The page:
18. 18. Self Level Often used to comfort or support Often directs attention away from the task, process, or self-regulation Praise should not be given as part of feedback. It dilutes the power of feedback
  19. 19. Focused Listing Step One: Take 5 minutes to brainstorm examples of feedback you have used in your classroom. Step Two: Take 5 minutes to sort them into Hattie’s and Timperley’s four levels. Step Three: Do you see any patterns?
  20. 20. Just as a thermostat adjusts a room temperature, effective feedback helps maintain a supportive environment for learning. ~ Dylan Wiliam
  21. 21. How Feedback Varies Timing Amount Mode Audience Focus Comparison Function Valence Clarity Specificity Tone Adapted from Brookhart, Susan (2008) How to Give Effective Feedback to Your Students
  22. 22. Brainstorm: Feedback Variations Random Name Selector Think about what you teach. What are some ways you already use this feedback variation? What are some new ways you could use this variation?
  23. 23. Real World Examples 13 Concrete Examples of Better Feedback for Learning Think-Pair-Share Pick one example and discuss with a partner
  24. 24. Attributes of Effective Feedback Clear Builds Trust User-friendly Specific Focused Differentiated Timely Invites Follow-Up Tomlinson & Moon, 2013
  25. 25. Questioning Techniques Closing the Gap Feedback •Feedback Starters •10 Points for Giving Constructive Feedback •Five Powerful Questions Teachers Can Ask Students •Twelve Active Learning Strategies Feedback Forms & Videos I Like, I Wish, I Wonder •Four, Three, Two •Bounce Card •Glow and Grow •SWOT Analysis •Stars & Stairs •Feedback Sandwich •Feedback Sandwich Scaffold •P.A.T.S on the Back •ABC Feedback Model Online Options Voice Comments on Google Docs •Evernote •Educlipper App •Kidblog •Schoolology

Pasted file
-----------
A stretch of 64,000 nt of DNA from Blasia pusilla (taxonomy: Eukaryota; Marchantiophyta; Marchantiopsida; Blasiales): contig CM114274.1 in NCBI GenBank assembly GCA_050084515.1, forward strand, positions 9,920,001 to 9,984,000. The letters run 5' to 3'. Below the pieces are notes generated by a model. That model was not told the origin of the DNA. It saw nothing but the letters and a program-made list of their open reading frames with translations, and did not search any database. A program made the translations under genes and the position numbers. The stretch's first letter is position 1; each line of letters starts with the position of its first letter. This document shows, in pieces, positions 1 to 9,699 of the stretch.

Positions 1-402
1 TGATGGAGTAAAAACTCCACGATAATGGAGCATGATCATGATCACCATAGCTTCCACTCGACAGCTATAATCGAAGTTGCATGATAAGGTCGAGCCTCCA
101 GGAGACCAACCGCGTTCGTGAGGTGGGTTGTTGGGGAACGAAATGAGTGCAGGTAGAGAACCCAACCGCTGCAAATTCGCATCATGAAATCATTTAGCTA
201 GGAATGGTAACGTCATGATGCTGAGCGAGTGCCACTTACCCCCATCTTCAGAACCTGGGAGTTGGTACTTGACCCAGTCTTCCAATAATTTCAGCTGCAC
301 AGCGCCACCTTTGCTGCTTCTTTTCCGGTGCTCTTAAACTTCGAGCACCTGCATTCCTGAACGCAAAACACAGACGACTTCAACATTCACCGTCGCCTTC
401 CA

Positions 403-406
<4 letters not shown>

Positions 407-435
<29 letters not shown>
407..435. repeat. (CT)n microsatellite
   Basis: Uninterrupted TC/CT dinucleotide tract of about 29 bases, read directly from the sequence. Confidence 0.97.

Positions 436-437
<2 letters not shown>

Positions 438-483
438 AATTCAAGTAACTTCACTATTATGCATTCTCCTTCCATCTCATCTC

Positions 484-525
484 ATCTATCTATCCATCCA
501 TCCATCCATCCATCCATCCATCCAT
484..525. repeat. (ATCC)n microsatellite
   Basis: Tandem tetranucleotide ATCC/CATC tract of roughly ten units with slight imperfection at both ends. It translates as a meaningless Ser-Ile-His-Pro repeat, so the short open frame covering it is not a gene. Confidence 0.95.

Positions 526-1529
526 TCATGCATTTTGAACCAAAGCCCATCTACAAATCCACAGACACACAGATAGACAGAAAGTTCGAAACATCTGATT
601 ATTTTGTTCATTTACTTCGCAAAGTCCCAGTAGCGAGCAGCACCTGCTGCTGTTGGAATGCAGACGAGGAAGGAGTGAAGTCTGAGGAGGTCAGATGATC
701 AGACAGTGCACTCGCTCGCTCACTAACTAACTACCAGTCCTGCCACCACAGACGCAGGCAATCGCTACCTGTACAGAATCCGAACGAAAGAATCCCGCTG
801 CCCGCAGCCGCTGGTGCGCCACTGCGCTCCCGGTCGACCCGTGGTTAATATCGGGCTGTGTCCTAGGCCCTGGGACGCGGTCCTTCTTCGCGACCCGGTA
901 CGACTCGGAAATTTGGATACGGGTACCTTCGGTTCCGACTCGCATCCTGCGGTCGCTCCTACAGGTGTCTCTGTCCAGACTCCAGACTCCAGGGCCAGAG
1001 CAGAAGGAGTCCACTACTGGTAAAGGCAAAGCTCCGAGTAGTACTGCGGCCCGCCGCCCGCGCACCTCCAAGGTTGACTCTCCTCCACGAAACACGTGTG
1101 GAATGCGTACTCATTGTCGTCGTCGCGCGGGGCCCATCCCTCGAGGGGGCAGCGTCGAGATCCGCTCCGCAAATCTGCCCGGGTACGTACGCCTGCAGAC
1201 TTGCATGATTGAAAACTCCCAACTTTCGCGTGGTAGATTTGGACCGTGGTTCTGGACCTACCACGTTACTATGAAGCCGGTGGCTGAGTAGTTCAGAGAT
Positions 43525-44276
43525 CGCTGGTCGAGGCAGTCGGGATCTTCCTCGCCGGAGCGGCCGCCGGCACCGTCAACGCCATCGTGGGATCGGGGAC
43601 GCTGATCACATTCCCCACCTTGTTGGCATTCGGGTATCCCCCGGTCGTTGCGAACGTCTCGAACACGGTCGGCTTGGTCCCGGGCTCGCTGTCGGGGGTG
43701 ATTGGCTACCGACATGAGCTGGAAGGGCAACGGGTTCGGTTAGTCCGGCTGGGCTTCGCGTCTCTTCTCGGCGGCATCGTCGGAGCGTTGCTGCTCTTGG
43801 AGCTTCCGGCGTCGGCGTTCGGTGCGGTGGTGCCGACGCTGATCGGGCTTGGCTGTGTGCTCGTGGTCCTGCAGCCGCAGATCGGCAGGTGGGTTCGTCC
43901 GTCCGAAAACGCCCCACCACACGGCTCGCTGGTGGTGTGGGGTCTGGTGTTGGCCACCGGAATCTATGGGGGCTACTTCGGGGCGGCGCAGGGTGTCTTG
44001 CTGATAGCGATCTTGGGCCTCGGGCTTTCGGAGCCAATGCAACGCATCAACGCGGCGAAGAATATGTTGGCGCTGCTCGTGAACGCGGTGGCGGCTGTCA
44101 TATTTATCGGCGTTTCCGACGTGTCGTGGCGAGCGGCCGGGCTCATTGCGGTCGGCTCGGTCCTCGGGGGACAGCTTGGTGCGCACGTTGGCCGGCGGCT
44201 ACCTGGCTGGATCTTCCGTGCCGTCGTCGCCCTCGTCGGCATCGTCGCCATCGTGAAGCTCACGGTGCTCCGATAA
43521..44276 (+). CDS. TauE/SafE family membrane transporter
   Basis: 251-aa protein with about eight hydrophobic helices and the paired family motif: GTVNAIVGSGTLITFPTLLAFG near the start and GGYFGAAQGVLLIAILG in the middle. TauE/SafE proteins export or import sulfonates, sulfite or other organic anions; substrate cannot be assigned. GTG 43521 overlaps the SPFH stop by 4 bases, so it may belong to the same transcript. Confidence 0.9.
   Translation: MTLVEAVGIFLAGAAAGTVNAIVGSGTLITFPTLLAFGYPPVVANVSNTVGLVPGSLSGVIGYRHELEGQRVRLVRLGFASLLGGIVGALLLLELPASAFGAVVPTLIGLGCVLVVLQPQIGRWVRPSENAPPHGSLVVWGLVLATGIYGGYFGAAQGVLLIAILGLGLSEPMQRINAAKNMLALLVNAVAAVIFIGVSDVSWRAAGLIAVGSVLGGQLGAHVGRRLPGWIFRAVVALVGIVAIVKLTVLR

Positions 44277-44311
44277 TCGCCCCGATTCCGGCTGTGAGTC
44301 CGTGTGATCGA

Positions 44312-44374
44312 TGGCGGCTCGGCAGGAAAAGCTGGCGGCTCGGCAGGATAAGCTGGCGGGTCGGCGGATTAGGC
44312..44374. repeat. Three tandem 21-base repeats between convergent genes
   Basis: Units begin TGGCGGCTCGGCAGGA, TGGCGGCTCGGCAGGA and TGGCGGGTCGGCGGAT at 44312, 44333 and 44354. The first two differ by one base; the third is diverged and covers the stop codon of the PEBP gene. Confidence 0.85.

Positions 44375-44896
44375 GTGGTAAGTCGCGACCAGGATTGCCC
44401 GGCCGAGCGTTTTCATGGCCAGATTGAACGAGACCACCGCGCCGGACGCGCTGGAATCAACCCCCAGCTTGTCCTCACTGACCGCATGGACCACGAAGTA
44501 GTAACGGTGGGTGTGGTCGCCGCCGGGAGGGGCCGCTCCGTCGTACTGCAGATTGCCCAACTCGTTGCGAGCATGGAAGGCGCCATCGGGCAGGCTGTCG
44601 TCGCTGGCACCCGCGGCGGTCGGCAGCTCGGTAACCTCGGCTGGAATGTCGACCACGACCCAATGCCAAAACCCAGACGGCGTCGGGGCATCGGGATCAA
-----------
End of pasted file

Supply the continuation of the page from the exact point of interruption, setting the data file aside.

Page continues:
26. 26. Student-To-Student Feedback • Rubric to Decide on Appropriate Peer Feedback – Rubric Source: Hattie, John. Visible learning (p. 149) ©2012 – Used with permission of Routledge, an imprint of the Taylor and Francis Group • Pyramid - A 3D organizer that helps students contrast, reflect, and predict. It is a great way to refocus in the middle of a lesson/unit. • Kind, Helpful, Specific - would make a great wall graphic • Five Simple Questions (Thanks to @mrkempnz & @JustinRushton for sharing this via Twitter) • Response Partners (from a school in Merton, England during my teacher exchange in 1993) • Empowering Students to Provide Peer Feedback
  27. 27. Peer-To-Peer Feedback • Receiving and Giving Effective Feedback • The Art of Feedback: 5 Tactics that Work • Three Things to Do Before a Feedback Discussion • Building Trust Through Feedback
  28. 28. Getting Feedback from Students Surveys Reflections Notes
  29. 29. If You Could Ask One More Question…
  30. 30. Austin’s Butterfly
  31. 31. "The most powerful single moderator that enhances achievement is feedback." ~ John Hattie
  32. 32. Let’s continue the conversation
  33. 33. Contact Info • Twitter: @jenmarten • Blog: teach from the heart • Skype: jenmarten • Websites: Feedback Tech in the Classroom • Linkedin: jenmarten • Email: jmarten@tds.net